Terminally Ill patients across the world all want a way to end what they are going through, but not all doctor’s want to help them achieve those goals. The right to die is a patient’s ability to choose their own time and means of death. A patient’s death can be caused through injections of lethal drugs or even by taking them off of their life support by the request of the patient. Some people support this law because they believe that a patient should have the right to choose whether or not they would want a “dignified death” or a death not caused by an illness. The people opposing this law take the side of the sanctity of life and upholding the integrity of the medical profession by “maintaining bans on physician-assisted suicide” (Right to Die).
Legalise euthanasia will ultimately undermine doctor-patient relationship. Euthanasia is basically giving doctors the right to kill their patients. ‘It’s not up to the doctors whether life is happy or unhappy, worthwhile or not and
The patient voluntarily wanted to end his life because he was suffering from Lou Gehrigs’s disease (Siu, 2008). Since then, the controversy over active euthanasia has remained an ethical dilemma for healthcare providers, patients and their family members in America and the rest of the world. The general public’s belief is that, health-care providers have professional obligations to save the lives of their patients regardless of their health status. The majority of the public feels that, healthcare workers’ involvement in the euthanasia practice is a betrayal of the “do no harm” oath. When a healthcare worker is involved in either active or passive euthanasia, it can be viewed as a disregard to this value. However, the proponents for euthanasia claim that a physician turning down a suffering patient’s request to end their life is also a violation to the “do no harm” oath (Siu, 2008). The right to die falls under patient’s autonomy and the basic question is whether individuals should be allowed to end their lives if they choose to do so (Sanders & Chaloner 2007). Those in the healthcare sector grapple with this notion on a daily bases because they have to practice under the codes of ethics guidelines. Nurses and doctors should be cautious in their practice as they balance the patient’s autonomy and their professional ethics and guidelines. Sanders & Chaloner (2007) pointed out that nurses and doctors know that a patient's autonomy
Euthanasia is a controversial topic regarding whether or not physician-assisted suicide should be further legalized. Euthanasia is the act of a medical doctor injecting a poison into a patient 's body in order to kill them. Some argue that euthanasia should be legalized to put people out of pain and misery. However, others argue that some people with terminal illnesses would do anything to live longer and believe that it is a selfish and cowardly act. Euthanasia is disputable because of the various ethical issues, including, but not limited to: murder and suicide illegality, the Hippocratic Oath, and medical alternatives. As someone who has had many traumatic experiences and who wants to become a doctor, I am very passionate about the well-being of my future patients and the responsibility to do no harm to them. For these lawful, logical, and personal reasons, euthanasia should not be legalized.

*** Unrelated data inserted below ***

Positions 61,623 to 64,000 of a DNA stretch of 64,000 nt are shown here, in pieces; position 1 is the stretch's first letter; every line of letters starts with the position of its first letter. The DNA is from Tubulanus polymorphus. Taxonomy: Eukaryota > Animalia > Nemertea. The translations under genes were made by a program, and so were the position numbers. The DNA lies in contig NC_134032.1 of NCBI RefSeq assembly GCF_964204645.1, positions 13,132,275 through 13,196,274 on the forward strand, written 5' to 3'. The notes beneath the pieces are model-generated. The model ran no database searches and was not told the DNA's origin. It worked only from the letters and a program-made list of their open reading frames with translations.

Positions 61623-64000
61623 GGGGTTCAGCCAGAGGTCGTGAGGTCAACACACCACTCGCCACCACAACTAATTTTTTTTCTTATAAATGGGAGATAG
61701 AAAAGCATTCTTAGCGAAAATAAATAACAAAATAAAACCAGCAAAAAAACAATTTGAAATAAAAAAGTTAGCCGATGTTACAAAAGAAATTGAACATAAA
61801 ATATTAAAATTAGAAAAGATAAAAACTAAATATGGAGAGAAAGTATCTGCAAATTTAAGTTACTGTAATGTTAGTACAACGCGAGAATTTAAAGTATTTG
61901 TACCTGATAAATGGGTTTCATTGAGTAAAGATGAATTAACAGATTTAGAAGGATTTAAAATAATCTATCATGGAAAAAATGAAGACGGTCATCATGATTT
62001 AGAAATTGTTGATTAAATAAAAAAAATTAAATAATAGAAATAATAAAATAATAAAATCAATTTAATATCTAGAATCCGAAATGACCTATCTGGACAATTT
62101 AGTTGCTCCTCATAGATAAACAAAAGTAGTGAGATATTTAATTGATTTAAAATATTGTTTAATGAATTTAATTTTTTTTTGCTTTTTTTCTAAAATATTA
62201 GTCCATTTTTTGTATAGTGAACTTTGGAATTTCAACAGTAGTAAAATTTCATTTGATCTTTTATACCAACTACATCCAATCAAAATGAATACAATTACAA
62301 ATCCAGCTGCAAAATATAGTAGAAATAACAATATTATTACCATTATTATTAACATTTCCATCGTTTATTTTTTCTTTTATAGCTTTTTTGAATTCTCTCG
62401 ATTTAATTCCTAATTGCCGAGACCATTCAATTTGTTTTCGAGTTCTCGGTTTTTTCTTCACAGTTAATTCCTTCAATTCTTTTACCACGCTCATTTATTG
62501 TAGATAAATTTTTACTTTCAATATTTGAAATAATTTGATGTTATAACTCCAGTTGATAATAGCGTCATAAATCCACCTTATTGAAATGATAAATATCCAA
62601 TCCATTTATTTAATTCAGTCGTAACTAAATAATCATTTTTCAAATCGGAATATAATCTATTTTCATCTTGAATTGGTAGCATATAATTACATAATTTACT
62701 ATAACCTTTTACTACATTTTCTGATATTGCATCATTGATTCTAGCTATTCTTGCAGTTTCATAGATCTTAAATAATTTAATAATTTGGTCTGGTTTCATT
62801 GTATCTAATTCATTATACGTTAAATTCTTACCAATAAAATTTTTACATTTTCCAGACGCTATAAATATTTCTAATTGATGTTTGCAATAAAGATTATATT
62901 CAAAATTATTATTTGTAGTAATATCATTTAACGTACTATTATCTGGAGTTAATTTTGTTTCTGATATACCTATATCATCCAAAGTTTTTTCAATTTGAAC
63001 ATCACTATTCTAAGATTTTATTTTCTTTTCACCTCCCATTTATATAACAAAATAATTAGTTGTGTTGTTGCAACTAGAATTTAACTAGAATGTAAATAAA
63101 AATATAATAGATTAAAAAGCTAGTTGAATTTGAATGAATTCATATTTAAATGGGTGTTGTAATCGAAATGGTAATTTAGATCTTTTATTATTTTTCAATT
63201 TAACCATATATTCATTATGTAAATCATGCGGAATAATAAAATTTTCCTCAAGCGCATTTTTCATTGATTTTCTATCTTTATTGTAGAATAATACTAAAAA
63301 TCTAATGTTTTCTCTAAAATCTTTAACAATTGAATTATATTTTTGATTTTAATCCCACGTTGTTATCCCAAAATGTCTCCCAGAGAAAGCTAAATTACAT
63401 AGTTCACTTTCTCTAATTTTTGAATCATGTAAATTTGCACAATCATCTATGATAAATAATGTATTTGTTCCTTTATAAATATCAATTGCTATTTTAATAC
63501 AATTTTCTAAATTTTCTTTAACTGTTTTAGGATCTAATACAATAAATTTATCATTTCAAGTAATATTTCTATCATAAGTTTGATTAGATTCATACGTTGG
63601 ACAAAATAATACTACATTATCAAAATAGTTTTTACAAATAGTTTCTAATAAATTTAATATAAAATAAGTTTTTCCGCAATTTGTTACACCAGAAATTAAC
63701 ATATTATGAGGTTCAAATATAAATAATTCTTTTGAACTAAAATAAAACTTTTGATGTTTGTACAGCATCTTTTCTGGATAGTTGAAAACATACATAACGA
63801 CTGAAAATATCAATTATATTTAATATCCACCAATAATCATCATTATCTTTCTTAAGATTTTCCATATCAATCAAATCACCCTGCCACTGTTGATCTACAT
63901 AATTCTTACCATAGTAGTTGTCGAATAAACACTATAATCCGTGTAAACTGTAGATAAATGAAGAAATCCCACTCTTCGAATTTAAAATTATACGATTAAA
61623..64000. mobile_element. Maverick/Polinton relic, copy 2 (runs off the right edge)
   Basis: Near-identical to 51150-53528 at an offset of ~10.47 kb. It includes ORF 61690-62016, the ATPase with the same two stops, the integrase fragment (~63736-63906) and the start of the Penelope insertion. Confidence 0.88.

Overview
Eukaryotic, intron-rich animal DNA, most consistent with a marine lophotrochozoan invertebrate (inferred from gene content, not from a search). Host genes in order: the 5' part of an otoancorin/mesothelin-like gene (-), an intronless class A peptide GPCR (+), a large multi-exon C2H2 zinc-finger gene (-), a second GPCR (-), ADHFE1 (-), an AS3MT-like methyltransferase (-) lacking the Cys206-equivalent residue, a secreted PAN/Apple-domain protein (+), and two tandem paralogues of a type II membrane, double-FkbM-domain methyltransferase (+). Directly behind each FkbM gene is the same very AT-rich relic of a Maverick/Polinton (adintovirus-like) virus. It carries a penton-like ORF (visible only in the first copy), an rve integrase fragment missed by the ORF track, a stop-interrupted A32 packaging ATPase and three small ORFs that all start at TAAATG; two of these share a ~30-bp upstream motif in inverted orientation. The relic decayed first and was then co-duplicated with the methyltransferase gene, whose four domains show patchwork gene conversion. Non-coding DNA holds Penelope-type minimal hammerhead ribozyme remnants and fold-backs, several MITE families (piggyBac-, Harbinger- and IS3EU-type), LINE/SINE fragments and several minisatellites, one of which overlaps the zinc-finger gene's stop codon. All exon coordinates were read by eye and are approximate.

Euthanasia and physician-assisted suicide are two similar topics which are constantly countered with extremely weak statements, such as “the argument that if we respect the liberty of some individuals to choose assisted death we will thereby expose the ill and frail to an increased risk of abuse or exploitation” (Schafer, “the case for legalization”), which is commonly known as the “slippery slope” debate. However, several countries and select states in the United States who have legalized euthanasia have not shown any signs of “slippery slopes”. In fact, these areas have actually demonstrated that:
There is also debate as to whether or not non-participating states should make legislation to legalize this life ending option. Those who are against legalization of physician assisted death often present with the arguments that legalization will lead to abuse of the practice and consequently harsh treatments of our nation’s sickest patients. They also argue that it is an unethical practice in which mortals are “playing God” and determining where the line between life and death is. This group also establishes that physician assisted death is a violation of the Hippocratic Oath in which doctors vow to “do no harm” to their patients. Additionally, they maintain the argument that all human lives have value from the time of conception until natural death and allowing physician assisted death would be a premature limitation of an individual’s life. The opposition, however, says that physician assisted death is a dignified treatment for hopeless patients whose only alternative treatment is prolonged suffering until death. Additionally, they argue that allowing doctors to participate in physician assisted death upholds the Hippocratic Oath because forcing a patient to endure undue suffering against their will is in fact doing harm. Also, a major argument states
Worldwide controversy surrounds the physician-assisted suicide. Some countries have already adopted a policy that protects physicians who assist people into committing suicide through lethal doses of medication such as in the Dutch government. Many people believe that physician-assisted suicide should be legalized on the basis of mercy. Others oppose to such legalization; they argue that by decriminalizing euthanasia, vulnerable population (the mentally ill, those with physical disabilities, and the elderly) may be at risk of abuse (Weiss & Lonnquist, 2009).
Imagine living with a terminal illness that causes immense pain and suffering. It’s likely that many of us have not given it much thought. It’s much easier to believe that it won’t happen to us. The reality, however, is that people are diagnosed with these terrible illnesses every day. So, what options do patients have? For many years’, members of the medical community have discussed the practice of physician assisted suicide. This would allow terminally ill patients, many of whom have cancer, to make the difficult decision to end their lives peacefully. Doctors are able to simply write their patient a prescription, designed to end a person’s life in a non-painful way. Doctors and medical personnel have struggled with this topic, exploring the various consequences and benefits that come with making assisted suicide legal. Currently, physician assisted suicide has been made legal across a handful of states in the U.S; however, many people continue to question the ethicality of this practice. There are many different arguments to explore for and against physician assisted suicide. Some believe that physician assisted suicide will lead to involuntary euthanasia, while others say patients should have the choice to live or die. While each individual conviction may seem vastly different, they do share something in common: Their concern for the well-being of others.